With a trained dog, when something is wrong, you generally get some form of "Look, dad, look!" -- not barging off like the dog doesn't know anything. In this case, whining, persistently stopping to look at the hill or making small attempts to go that direction as a hint to the owner (one or two steps before returning to heel), and possibly barking at nothing visible (how much barking is somewhat breed-dependent. Collies are noisy, but they're noisy for no reason too... that was predator-discouragement back when they were a farm dog. So barking would not be so unusual as to draw attention.)
In general, a hunting breed is more likely to notice a misplaced scent, like a buried person. (My Labs can pinpoint a beer can that's been 2 feet down for a decade... a recently buried human would be an easy find.) However most dogs are attracted to newly-disturbed earth regardless of what's down there, and a terrier will dig like a backhoe at the least excuse.
You are correct that in general, purebreds are easier to train -- having been largely selected for their ability to learn to work with man, one way or another. Also more likely to have a sensible reaction to something off-kilter, in that it's liable to trigger a bred-for instinct. (Mutts are likely to have a conflicting mess of instincts, thus uncertain reactions, and can be harder to read when they do react.)
Otherwise... putting this story to sleep might be a trifle premature <g> ...what philocinemas said. A living person, aware but unable to respond, *how* deeply buried in this rusty capsule? That's actually interesting!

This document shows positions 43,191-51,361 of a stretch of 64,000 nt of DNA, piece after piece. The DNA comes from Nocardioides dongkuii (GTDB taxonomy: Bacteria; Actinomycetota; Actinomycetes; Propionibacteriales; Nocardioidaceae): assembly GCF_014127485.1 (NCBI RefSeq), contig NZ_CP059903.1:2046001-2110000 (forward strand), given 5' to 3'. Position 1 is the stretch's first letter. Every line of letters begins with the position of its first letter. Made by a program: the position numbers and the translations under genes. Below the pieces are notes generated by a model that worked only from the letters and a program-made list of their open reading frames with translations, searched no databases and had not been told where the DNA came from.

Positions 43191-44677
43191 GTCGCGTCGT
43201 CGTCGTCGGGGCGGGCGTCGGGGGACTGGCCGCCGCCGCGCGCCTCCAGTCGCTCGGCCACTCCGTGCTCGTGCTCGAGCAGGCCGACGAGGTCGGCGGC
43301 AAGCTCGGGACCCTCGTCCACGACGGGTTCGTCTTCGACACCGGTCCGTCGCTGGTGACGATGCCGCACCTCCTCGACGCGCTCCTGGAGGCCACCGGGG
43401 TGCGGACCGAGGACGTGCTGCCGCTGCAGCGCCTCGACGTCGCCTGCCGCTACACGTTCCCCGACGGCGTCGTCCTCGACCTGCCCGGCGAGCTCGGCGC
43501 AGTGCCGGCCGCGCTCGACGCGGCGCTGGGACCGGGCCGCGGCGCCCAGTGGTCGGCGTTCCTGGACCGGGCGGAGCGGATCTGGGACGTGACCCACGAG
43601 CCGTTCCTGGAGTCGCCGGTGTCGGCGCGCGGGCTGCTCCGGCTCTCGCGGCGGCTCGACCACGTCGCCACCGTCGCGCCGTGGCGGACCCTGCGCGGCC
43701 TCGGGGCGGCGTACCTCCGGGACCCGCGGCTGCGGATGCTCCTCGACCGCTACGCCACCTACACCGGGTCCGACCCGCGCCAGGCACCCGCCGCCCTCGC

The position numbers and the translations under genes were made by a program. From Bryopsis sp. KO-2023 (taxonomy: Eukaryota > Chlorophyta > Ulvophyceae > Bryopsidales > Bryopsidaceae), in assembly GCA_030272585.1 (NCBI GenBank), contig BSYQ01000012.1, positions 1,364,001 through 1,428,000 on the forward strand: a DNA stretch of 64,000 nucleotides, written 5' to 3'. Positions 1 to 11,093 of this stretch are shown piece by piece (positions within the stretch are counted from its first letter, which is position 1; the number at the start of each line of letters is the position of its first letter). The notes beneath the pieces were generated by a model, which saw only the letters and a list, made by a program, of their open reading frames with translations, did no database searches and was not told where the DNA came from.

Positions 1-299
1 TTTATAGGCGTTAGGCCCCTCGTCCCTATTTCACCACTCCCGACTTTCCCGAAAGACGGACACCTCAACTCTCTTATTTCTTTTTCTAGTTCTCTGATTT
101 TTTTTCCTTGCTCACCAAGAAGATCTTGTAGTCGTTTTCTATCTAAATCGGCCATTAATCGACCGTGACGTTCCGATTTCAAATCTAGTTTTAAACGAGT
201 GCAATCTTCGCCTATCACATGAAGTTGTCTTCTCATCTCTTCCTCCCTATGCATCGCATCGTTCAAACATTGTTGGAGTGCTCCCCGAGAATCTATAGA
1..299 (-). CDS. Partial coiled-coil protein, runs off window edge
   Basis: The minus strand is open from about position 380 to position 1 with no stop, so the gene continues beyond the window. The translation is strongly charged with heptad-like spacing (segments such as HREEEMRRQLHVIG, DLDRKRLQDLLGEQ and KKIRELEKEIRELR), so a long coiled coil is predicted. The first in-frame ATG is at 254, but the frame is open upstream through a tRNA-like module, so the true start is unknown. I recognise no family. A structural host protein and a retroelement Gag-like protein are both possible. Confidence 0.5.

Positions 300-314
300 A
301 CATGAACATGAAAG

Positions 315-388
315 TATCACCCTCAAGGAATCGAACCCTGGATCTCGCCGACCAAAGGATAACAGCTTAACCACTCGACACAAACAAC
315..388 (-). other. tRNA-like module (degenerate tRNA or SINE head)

(And makes me wonder... Is the capsule rusty due to age or due to conditions it's endured? did someone's "time capsule" get out of hand?!)
Is the story about Art, or about the buried person?
Anyway, give it another try... sounds like the concept might be fine, minus the distractions.
I like the concept, but who cares whether the dog is well behaved or not? The collie could be a perpetual misbehaver, and you could use that for humor (once again Ginger drags poor, arthritic Art around, but this time they find this man...)
As a nit, you say "the night they found the man", but "like any other day." Inconsistent.
Thanks guys for all the feedback. I appreciate it. At this point I'm 50/50 on whether to trunk this one or not. Considering the beginning as it is, that I wrote it back when I used "ly" adverbs rather -gleefully-, and the fact that even at 15k the ending was rushed all make this story an uphill battle (my goodness I can't seem to stop with the accidental puns). But I appreciate the kind words and the critical feedback. I still wouldn't mind if someone (particularly with hard sf experience) could take a look at it some time though.